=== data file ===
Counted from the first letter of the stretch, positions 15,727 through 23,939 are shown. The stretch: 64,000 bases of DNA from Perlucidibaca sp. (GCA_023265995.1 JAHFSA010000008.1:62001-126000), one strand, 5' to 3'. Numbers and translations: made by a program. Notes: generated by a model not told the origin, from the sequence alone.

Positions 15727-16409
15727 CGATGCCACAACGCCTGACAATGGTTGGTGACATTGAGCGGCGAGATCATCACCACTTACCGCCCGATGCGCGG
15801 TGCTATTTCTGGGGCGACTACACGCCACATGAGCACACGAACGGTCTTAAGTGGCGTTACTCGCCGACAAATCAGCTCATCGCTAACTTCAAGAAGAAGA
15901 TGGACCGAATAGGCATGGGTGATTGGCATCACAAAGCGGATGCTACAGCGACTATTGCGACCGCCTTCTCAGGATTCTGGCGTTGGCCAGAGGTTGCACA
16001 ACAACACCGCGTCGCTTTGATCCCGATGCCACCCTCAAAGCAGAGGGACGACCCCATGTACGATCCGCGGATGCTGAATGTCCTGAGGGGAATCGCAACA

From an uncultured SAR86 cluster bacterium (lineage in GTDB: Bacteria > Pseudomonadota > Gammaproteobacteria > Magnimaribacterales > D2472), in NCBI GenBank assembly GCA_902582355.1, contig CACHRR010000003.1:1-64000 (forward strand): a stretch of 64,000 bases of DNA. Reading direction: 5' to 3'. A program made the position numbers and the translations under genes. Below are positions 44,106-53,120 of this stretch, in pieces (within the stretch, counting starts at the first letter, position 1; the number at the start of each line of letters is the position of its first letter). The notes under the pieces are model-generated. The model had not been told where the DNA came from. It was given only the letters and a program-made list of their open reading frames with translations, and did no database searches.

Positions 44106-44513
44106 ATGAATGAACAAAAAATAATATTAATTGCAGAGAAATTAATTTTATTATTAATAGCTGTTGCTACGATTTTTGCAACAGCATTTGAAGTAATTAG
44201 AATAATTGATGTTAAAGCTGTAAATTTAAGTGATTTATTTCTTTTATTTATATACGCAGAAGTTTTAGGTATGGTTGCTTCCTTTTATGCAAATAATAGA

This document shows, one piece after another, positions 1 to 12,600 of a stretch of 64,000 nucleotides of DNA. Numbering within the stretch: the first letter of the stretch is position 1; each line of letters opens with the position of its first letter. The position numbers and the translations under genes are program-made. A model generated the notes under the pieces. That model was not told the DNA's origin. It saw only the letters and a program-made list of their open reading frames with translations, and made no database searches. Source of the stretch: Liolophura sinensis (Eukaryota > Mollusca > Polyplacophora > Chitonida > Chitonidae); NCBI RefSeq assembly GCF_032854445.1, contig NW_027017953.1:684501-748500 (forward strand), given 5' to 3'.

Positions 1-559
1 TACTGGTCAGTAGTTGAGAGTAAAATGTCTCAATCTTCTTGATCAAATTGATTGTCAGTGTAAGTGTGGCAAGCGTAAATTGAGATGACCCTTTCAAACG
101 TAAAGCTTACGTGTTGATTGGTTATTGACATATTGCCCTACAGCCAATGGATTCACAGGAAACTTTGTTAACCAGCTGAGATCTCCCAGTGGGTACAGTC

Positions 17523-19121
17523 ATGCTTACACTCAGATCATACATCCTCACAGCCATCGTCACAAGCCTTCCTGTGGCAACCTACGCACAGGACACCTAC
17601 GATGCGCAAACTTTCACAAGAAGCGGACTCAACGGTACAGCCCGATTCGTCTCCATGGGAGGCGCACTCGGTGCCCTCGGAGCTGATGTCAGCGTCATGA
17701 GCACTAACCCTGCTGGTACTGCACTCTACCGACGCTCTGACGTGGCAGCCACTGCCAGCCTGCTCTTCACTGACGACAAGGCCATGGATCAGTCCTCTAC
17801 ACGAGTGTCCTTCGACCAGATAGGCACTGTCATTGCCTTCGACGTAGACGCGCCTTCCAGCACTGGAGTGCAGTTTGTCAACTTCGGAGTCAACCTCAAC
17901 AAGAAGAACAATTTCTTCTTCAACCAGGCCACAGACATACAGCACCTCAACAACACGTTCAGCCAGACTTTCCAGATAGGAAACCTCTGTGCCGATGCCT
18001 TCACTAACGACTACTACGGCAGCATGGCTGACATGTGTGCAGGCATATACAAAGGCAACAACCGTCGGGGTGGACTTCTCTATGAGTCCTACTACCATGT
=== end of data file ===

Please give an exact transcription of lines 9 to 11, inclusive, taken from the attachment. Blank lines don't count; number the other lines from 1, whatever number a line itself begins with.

44106 ATGAATGAACAAAAAATAATATTAATTGCAGAGAAATTAATTTTATTATTAATAGCTGTTGCTACGATTTTTGCAACAGCATTTGAAGTAATTAG
44201 AATAATTGATGTTAAAGCTGTAAATTTAAGTGATTTATTTCTTTTATTTATATACGCAGAAGTTTTAGGTATGGTTGCTTCCTTTTATGCAAATAATAGA

This document shows, one piece after another, positions 1 to 12,600 of a stretch of 64,000 nucleotides of DNA. Numbering within the stretch: the first letter of the stretch is position 1; each line of letters opens with the position of its first letter. The position numbers and the translations under genes are program-made. A model generated the notes under the pieces. That model was not told the DNA's origin. It saw only the letters and a program-made list of their open reading frames with translations, and made no database searches. Source of the stretch: Liolophura sinensis (Eukaryota > Mollusca > Polyplacophora > Chitonida > Chitonidae); NCBI RefSeq assembly GCF_032854445.1, contig NW_027017953.1:684501-748500 (forward strand), given 5' to 3'.